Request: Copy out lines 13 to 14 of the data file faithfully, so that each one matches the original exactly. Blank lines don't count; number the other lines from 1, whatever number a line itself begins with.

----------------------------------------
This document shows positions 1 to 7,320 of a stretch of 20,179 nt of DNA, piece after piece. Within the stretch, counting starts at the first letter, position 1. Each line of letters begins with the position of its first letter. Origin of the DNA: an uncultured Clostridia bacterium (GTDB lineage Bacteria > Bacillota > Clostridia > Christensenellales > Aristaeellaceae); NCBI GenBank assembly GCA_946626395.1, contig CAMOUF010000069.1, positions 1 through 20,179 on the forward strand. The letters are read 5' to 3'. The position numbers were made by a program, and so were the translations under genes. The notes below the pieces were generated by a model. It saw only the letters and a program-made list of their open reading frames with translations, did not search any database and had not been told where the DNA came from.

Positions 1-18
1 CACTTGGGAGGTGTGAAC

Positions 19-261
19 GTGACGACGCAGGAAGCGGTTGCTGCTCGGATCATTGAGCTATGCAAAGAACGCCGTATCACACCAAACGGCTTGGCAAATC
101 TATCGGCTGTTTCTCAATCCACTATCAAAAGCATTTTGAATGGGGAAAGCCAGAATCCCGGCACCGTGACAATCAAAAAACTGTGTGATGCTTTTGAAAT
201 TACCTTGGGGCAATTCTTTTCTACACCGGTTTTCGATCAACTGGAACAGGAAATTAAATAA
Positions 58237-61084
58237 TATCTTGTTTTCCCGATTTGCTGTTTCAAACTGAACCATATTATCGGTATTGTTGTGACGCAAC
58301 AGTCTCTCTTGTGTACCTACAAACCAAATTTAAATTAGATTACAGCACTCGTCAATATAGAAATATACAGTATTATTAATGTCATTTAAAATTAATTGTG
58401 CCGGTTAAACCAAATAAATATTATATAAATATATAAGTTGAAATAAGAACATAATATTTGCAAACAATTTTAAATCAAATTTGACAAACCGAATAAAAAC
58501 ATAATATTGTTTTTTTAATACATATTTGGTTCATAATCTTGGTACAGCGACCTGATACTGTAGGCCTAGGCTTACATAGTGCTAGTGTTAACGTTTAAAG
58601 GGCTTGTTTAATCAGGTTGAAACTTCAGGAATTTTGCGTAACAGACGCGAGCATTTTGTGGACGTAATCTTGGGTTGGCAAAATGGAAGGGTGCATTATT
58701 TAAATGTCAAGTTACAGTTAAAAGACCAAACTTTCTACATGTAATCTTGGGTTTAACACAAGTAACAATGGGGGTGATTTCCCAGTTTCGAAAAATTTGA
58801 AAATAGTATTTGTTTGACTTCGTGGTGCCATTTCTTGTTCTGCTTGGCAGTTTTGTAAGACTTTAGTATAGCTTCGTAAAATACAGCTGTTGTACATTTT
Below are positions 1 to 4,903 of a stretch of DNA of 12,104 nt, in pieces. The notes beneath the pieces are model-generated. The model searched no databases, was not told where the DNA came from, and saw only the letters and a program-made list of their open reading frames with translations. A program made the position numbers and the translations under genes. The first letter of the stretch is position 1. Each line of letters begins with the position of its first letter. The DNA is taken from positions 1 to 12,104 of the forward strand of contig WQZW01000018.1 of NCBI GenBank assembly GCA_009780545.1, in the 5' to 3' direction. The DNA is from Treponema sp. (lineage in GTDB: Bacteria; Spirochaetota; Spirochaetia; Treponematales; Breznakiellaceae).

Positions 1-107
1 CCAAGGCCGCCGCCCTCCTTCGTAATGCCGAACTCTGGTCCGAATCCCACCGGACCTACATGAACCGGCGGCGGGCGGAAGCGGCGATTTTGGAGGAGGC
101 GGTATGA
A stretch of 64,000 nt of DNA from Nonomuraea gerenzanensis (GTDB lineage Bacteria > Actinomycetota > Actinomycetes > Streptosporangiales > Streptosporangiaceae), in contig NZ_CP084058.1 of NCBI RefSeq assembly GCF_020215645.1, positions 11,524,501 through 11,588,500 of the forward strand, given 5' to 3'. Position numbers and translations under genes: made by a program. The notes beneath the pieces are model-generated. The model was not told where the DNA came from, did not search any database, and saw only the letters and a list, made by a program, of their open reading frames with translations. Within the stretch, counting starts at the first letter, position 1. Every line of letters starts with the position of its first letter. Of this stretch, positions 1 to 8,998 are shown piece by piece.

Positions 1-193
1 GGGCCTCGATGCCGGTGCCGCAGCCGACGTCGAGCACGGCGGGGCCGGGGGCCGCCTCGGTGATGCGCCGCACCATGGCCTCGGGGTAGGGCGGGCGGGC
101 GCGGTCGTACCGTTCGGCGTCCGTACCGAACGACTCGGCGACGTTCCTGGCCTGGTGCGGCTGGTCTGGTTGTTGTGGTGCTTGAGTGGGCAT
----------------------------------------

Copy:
58601 GGCTTGTTTAATCAGGTTGAAACTTCAGGAATTTTGCGTAACAGACGCGAGCATTTTGTGGACGTAATCTTGGGTTGGCAAAATGGAAGGGTGCATTATT
58701 TAAATGTCAAGTTACAGTTAAAAGACCAAACTTTCTACATGTAATCTTGGGTTTAACACAAGTAACAATGGGGGTGATTTCCCAGTTTCGAAAAATTTGA